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Calf Muscle pain causes and treatments

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Calf Muscle pain causes and treatments some time due to CHRONIC EXERTIONAL COMPARTMENT SYNDROME

History of calf muscle pain causes and treatments

■ Definition: ache, sharp pain, or pressure in the lower leg experienced during sporting activity, usually relieved at rest
■ Most commonly anterior compartment but may occur in all
■ Usually nontender on exam
■ No history of trauma
■ Common in runners or any athletes with high demands placed on their lower extremities
■ 75–95% have symptoms bilaterally
■ Etiology unclear

Calf Muscle pain causes and treatments
Calf Muscle pain causes and treatments


■ Pressure elevation due to muscle hypertrophy or noncompliant fascia causing pain by direct mechanical deformation of pain fibers
■ Muscle injury: edema/hemorrhage – increased pressure in enclosed space – ischemia – further soft tissue damage

Physical exam calf muscle pain causes and treatments

■ Often have negative exams in the office
■ Possible tenderness or increased tension over involved compartment after exercise
■ Passive stretching of involved compartment may induce pain after exercise
■ Reduced sensation over first dorsal web space with involvement of deep peroneal nerve
■ Weakness or paresthesias may also occur with chronic cases studies
■ Compartment pressure measurement
➣ Direct measurement of involved compartments using needle catheter such as Stryker STIC catheter, WICK catheter, or transducer from arterial line
➣ Operative treatment: fasciotomy recommended with a measured pressure > 15 mmHg at rest, > 30 mmHg after 1 min exercise or 20 mmHg after 5 minutes after exercise
58 Chronic Exertional Compartment Syndrome

Differential diagnosis

■ Stress fracture
■ Periostitis
■ Tendinitis
■ Nerve entrapment
■ Infection
■ Neoplasm
■ Venous stasis
■ Excessive pronation

Treatment of Calf Muscle pain causes and treatments

■ Nonoperative
➣ Activity modification
➣ Orthotics
➣ Generally unsuccessful
➣ Compartment measurements if clinically suspicious

■ Operative

➣ Anterior compartment is usually the only decompression necessary.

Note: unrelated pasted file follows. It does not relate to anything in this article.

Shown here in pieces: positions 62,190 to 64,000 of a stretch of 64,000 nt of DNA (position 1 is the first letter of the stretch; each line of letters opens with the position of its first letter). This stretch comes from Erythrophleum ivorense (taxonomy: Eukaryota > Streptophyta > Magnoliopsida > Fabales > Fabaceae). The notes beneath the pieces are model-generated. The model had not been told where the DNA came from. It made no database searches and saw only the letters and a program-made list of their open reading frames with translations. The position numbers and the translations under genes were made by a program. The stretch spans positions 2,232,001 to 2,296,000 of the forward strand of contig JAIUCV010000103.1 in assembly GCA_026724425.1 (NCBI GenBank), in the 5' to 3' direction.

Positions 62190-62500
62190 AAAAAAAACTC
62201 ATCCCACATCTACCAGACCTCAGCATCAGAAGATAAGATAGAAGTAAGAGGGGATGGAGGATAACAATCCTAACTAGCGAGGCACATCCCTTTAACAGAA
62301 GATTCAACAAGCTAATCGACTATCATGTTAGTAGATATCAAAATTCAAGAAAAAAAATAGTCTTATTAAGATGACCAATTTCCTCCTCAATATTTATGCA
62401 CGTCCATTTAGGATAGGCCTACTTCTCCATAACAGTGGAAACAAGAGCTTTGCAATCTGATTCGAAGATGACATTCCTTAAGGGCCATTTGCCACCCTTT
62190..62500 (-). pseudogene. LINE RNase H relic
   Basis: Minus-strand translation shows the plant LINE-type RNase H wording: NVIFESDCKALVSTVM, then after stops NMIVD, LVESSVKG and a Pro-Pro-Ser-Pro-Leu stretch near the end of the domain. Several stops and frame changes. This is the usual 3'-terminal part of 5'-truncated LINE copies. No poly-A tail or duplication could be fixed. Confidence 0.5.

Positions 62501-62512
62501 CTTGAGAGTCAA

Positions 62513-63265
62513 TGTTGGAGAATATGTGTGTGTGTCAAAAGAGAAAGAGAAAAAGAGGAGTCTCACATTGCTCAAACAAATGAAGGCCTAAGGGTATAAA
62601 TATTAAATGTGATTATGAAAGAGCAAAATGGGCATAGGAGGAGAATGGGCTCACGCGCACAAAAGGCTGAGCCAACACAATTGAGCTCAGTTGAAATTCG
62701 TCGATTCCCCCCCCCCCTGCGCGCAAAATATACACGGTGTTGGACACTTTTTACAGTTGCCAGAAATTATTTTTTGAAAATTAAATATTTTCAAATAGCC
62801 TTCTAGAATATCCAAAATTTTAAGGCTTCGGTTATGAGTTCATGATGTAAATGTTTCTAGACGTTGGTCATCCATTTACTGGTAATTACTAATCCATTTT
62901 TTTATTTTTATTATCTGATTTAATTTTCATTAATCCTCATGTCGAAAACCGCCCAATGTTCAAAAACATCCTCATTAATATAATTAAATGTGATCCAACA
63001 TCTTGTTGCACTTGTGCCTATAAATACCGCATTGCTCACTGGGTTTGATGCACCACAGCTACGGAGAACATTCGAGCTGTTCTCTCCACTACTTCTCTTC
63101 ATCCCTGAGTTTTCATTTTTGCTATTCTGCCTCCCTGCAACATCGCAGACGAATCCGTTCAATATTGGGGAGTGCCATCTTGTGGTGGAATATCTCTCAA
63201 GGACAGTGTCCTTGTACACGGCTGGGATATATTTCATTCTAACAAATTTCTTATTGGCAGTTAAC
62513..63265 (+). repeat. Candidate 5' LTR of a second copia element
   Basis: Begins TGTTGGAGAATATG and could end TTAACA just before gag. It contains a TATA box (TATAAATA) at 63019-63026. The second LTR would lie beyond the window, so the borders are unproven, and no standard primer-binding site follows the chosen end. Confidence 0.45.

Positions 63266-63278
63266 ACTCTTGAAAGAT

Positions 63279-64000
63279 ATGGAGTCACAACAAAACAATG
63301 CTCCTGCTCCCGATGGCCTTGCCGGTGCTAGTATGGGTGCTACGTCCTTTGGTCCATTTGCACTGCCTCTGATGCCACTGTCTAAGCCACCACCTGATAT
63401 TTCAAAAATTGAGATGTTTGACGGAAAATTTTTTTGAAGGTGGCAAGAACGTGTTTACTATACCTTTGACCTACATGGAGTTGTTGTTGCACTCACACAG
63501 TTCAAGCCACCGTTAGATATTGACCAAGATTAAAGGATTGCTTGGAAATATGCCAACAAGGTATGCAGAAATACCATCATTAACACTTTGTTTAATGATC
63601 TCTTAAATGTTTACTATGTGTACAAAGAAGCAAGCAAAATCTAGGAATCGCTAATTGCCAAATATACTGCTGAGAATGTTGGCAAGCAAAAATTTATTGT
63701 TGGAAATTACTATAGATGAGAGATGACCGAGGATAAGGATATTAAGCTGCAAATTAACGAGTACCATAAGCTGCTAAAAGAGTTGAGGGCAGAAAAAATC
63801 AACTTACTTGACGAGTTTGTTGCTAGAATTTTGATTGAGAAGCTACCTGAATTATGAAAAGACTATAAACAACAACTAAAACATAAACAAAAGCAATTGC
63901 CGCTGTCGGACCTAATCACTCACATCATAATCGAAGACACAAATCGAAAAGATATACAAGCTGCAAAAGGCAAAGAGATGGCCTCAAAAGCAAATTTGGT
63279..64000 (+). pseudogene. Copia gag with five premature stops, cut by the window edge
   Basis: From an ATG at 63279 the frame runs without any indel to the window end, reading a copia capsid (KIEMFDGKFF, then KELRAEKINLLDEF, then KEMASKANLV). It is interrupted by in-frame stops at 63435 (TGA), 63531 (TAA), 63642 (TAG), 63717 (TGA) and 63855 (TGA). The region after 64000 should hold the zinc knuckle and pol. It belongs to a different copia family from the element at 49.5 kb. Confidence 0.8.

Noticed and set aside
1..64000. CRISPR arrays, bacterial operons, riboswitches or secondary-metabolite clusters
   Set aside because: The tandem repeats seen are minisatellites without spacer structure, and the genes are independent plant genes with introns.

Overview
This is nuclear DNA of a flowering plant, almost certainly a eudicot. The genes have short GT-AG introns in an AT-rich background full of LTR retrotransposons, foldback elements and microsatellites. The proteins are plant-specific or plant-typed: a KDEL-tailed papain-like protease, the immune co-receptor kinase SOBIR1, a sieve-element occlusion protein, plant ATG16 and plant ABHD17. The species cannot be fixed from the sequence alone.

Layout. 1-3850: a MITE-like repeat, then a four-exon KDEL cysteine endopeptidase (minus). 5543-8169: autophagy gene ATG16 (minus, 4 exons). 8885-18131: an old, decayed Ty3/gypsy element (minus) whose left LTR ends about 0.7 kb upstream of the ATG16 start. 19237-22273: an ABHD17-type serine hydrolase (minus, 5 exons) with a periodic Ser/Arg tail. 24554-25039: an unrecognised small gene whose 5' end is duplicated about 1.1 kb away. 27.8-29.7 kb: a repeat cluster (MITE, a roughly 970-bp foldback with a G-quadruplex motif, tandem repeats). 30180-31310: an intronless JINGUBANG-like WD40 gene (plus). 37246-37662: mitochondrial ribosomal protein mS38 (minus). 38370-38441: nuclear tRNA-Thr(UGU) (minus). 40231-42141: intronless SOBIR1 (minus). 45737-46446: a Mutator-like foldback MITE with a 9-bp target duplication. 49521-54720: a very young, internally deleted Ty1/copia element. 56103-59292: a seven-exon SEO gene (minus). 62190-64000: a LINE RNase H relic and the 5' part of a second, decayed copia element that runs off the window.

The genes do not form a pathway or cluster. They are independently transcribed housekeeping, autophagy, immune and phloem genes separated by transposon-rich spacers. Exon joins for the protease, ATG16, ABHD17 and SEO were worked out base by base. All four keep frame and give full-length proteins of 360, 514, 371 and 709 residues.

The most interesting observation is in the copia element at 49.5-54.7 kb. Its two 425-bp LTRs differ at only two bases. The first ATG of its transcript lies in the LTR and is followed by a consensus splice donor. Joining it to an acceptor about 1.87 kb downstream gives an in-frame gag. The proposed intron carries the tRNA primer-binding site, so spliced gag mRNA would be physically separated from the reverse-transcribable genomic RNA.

➣ Anterior compartment release: 2- to 3-cm incision off the tibial crest
➣ Careful of superficial peroneal nerve as it exits the fascia approximately 10 cm above fibula
➣ Additional compartment release as clinically necessary disposition


■ Good if recognized and treated early
■ Persistent weakness or nerve damage can occur in chronic untreated cases.

Caveats and pearls

■ Early recognition is the key to successful treatment.
■ Always consider exertional compartment syndrome in cases of
vague lower extremity pain in athletes.

Joint Dislocation/subluxation, Complications in joint Dislocation/subluxation

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Dr .Lalit Choudhary
Hii everyone, I'm Dr Lalit Choudhary PT. Born and brought up in delhi. Practicing as a professional PHYSIOTHERAPIST. As a therapist I love to interact with others and and get myself updated regarding all the social issues which are leading my countrymen to distress themselves. Yes, I agree that Iam a workaholic but my work gives me immense pleasure but there are sometimes when I feel stressed up so to relax myself I travel to new places, meet new people and try to adopt their culture. Most of the time I like to travel hills as it helps me to relax and enjoy our nature beauty. For being a good therapist and to deal with all the difficulties I always prefer to be good listener and have good patience that is what my strength is. I also work as a social worker and the Founder of thesocialphysiofitnessclub and PHYSIO FIT INDIA. In last I just want to say that " I believe that physical therapy is not just a therapy but actually a remedy which not only make you physically fit but also adds happiness, joy and more days to your life." So don't just sit and thought now it's time to stand and work on yourself.

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